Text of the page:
LOL! They taste great this way! I usually add a bit of cream at the end as I don't normally have creme fraiche hanging around in the fridge. Most people don't know good scrambled eggs! The first time I made them like this I thought it was a little weird but I was used to overcooked eggs that were like rubber.

D117467bf8e8472464ece2b81509606c

(2873)

on November 16, 2011
at 09:19 PM

If you say so! I'll sub some Fage in the next time I try make them. I just made a few and the key to fluffly egg goodness is definitely low heat.

C3edabc6267abec9b5f8178e5d73552c

(725)

on November 16, 2011
at 07:08 PM

I watched this video a year ago and always make my eggs like this.. but I must say that some people really don't like their scrambled eggs like this. It is almost soupy and lacks the chunks/curds that many people prefer so be aware if you are making it for others.

98bf2ca7f8778c79cd3f6c962011cfdc

(24286)

on November 16, 2011
at 10:14 PM

I agree low heat and continuous stirring are the keys. You can't go wrong if you do that. Everyone's always in such a hurry I think we default to high heat just to cook the damn thing and get it over with. Low and slow baby!

6
Ce7e28769d92d5de5533e775b1de966e

on November 16, 2011
at 06:53 PM

I throw down the glove - Julia Child and Jacques Pepin rule at the scrambled egg. This means enough to me that I am transcribing out of my copy of J&J Cooking at Home so you have both of their versions. I made no adjustments - these are straight out of the book.

When you check out the recipes you're going to see that they both use almost identical ingredients, but with each of their slight variations in technique, will give you scramblies with completely different texture, appearance, and flavours.

I have made both and I swear - big time tastycakes.

Bonus: For your viewing pleasure, an entire episode of J&J Cooking at Home: The World of Eggs. First up: scrambled. I love when they get all bickery, really the best show ever with their stories and such.

Julia

  • 2 or 3 large eggs
  • Salt and freshly ground pepper
  • 1 tablespoon or more unsalted butter
  • Heavy cream (optional)

Special equipment: A 10-inch non-stick frying pan, a straight-edged wooden spoon or a rubber spatula

Crack the eggs into a bowl, add big pinches of salt and pepper, and beat with a fork, just to blend. Over low heat, melt a tablespoon of the butter in the frying pan, enough to film the bottom and sides, and then pour in all but 2 tablespoons of the eggs.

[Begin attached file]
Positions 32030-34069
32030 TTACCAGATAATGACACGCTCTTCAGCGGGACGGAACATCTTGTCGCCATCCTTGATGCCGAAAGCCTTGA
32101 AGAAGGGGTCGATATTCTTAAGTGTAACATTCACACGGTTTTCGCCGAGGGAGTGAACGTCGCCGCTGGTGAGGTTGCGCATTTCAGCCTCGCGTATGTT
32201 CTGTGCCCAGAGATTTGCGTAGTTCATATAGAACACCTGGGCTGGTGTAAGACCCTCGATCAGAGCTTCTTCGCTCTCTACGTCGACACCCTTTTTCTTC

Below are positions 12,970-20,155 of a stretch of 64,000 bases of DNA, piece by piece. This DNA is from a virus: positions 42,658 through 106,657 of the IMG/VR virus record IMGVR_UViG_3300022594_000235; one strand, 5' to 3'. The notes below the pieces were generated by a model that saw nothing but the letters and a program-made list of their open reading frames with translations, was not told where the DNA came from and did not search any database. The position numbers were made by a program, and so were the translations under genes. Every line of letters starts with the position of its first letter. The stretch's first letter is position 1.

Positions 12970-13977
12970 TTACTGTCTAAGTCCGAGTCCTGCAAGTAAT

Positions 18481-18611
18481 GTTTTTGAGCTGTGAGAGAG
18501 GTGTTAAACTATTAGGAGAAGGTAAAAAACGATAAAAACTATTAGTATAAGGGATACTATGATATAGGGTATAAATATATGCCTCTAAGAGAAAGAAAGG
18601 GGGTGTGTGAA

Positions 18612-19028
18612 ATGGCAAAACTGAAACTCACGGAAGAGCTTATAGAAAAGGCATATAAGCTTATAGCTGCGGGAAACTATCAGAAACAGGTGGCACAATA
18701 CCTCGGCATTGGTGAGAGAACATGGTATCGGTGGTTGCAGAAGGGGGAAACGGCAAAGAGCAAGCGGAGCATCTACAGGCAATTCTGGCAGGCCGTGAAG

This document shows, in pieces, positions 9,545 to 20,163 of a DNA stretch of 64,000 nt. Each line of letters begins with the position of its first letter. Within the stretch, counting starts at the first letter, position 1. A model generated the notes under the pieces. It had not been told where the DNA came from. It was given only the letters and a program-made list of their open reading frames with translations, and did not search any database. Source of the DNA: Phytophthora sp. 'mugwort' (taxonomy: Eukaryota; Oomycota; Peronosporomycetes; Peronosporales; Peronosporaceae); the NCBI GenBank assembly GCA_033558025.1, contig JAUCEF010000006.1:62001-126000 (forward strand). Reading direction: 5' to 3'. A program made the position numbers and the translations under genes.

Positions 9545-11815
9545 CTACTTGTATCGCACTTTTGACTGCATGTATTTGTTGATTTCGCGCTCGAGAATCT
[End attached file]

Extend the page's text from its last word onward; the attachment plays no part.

Cook the eggs over moderately low heat, stirring rather slowly and scraping the bottom of the pan with the spatula. They will gradually begin to coagulate after a minute or two; keep scraping the bottom clear to draw in the uncooked eggs. When almost entirely thickened into soft, custardy lumps, after 2 minutes or so, remove from the heat and fold in the reserved 2 tablespoons of eggs. Taste and adjust the seasoning. Fold in another teaspoon or two of soft butter, or a dash of cream if you wish.

Quickly scrape the eggs onto a warm plate (not hot) and serve immediately with the garnish of your choice.

Jacques

  • 2 or 3 large eggs
  • Salt and freshly ground pepper
  • 1 tablespoon or more of unsalted butter
  • 1-2 tablespoons heavy cream

Special equipment: A 2- or 3-quart heavy saucepan, a medium wire whisk

Crack the eggs into a bowl, add 1/8 teaspoon each of salt and pepper, and beat thoroughly with the whisk. Place the saucepan with a tablespoon of butter over medium heat, swirling to film the bottom and the sides. When the butter foams, pour all the eggs into hot pan and immediately begin stirring with the whisk, clearing the thickening eggs from the sides and bottom of the pan and breaking up any lumps. Be sure to run the whisk around the bottom corners to dislodge any egg that may stick there.

Cook for a minute or slightly more, steadily whisking, until the eggs are uniformly thickened but still quite soft, with very small and creamy curds.

Remove the pan from the heat, whisk in another spoon of butter and 1 or 2 tablespoons of cream, and quickly spoon the eggs into a soft mound on a warm plate. Serve immediately with a garnish of your choice.

C4134ed417dbc0a6b79ab2cee32632d3

(1801)

on November 16, 2011
at 07:24 PM

Saucepan again!!! Lol. Jacques method is how I make scrambled eggs without any added cream though.

6714718e2245e5190017d643a7614157

on November 16, 2011
at 06:59 PM

+1 Thanks for the hulu link.

B6114a1980b1481fb18206064f3f4a4f

(3924)

on November 16, 2011
at 08:43 PM

Yes! Amen to plain eggs with butter, cream or bacon grease is yummy too.

6498694060d879a7960b35913539b75f

(1307)

on November 16, 2011
at 08:23 PM

Thanks for going to all the trouble of typing that out. These are awesome.

Ce7e28769d92d5de5533e775b1de966e

on November 16, 2011
at 06:54 PM

super nice, dude(s)!

3
559a1bf85bfe38a0fbbf56377c7278b4

on November 16, 2011
at 06:12 PM

Fresh cream is nice, too, to replace some of the butter.

What is not good about your scrambled eggs? If the problem is lumpiness, I can help!

My tips for a nice, creamy texture: keep the temperature low, cook the eggs in a small pan and stir constantly with a wide, flat, wooden spatula. If you keep the egg moving constantly like this, it doesn't spend too long in contact with the heat and stays creamy. If the egg starts to get lumps in it, stir faster! And turn the heat down a bit, or take them off the heat for a few seconds to cool down. Finally, take the eggs off the heat just before they are fully set. This is because they will keep on cooking in their own heat, even in the few seconds between taking them off the heat and serving them.

C4134ed417dbc0a6b79ab2cee32632d3

(1801)

on November 16, 2011
at 07:21 PM

In the UK we use sauce pans to make scrambled eggs. It seems you guys in the states use frying pans? Definitely better in a small sauce pan :-)

3aea514b680d01bfd7573d74517946a7

(11996)

on November 16, 2011
at 06:32 PM

Yes -- keep the temperature low. Takes a little longer, but soooo worth it.

D117467bf8e8472464ece2b81509606c

(2873)

on November 16, 2011
at 06:34 PM